The Plight of Locals in Budgetary Processes

July, marks the beginning of each Malawi Government financial year whereby the Minister of Finance presents the annual budget statement in Parliament that reveals enlightens government plans on how it is going to handle the country’s revenues and expenditures.

The purpose of the budget is to cater the needs of the citizens with services that are meant to promote their welfare. Such services include health, education, and entertainment, just to mention but a few.

Since the budget needs to represent the needs of the citizens, then there is need for the same citizens to participate in the budgetary process, beginning from the execution to the implementation.

But a recent conference which was held at the Chancellor College Great Hall in Zomba, by the Catholic Education Commission, indicated that most people including students from the higher learning institutions do not understand issues surrounding the budget and do not take part in the budgetary process.

Amoni Mluwira, part-time lecture in Local Government and Public Finance at the Chancellor College, who was one of the facilitators, said a lot needs to be done.

“Most people just hear that the budget has been passed but literally they don’t know the process in terms of formulation and implementation,” said Mluwira.

Another facilitator, Mike Mervin Banda, who is the Southern Region Coordinator for Malawi Economic Justice Network (MEJN), said the policy framework of the national budget provides a process of thorough consultation between the authorities and their subjects but the process is not being done.

“The budget is for the people and those people are mandated to take part in all the processes associated with the budget. Even if we say the minister of finance is consulting, but we have to look at the class of people being consulted. Do these people really seek the views of those voiceless at the local level to be incorporated in the budget? Definitely the answer is no,” he said.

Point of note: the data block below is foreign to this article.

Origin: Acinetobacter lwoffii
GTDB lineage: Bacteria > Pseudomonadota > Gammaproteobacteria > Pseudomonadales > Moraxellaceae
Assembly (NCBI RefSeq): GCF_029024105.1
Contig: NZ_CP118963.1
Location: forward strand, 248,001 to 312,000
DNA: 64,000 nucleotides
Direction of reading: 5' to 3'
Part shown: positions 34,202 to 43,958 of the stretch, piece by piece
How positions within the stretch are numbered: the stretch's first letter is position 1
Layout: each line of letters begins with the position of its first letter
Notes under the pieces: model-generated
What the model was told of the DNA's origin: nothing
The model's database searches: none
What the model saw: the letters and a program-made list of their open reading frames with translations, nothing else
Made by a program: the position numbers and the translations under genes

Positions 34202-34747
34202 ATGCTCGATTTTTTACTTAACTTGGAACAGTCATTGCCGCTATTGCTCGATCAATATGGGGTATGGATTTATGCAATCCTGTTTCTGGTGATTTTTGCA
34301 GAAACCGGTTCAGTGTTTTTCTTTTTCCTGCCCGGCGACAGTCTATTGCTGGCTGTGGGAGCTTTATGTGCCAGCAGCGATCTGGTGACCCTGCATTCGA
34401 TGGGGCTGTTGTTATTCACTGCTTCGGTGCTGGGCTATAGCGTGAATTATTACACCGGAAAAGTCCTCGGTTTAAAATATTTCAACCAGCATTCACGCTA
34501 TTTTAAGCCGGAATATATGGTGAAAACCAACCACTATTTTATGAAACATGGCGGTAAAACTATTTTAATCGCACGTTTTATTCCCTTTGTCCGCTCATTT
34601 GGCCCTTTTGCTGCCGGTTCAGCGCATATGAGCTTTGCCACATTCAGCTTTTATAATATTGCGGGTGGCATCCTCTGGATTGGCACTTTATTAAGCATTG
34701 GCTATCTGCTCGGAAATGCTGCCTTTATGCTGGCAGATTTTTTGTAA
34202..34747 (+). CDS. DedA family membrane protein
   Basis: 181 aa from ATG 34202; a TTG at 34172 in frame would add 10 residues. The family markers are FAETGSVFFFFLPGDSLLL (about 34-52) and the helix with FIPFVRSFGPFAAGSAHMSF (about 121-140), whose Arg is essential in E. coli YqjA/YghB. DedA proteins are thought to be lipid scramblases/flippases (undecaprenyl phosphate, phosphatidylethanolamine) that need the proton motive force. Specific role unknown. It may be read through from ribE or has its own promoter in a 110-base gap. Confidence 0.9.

Centre for Development of People (CEDEP) Executive Director, Gift Trapence faulted the consultation initiative saying the processes only involve the people at the budget formulation stage, but when it comes to implementation they are left out.

Despite many stakeholders expressing dissatisfaction on the political will to bring the budget close to the people, ministry of finance spokesperson, David Sado, insist that the budget document represents the true picture of people’s needs.

“Our assumption is that the groups of people that we engage during the consultative meetings do represent the people at local level and we believe that these stake holders are the ears and eyes of the people. We cannot reach each and every citizen. But so far we are satisfied with the development,” said Sado.

More than 80% of Malawi’s population is based in the rural areas but is not reached by the ministry of finance during budget consultative meetings.

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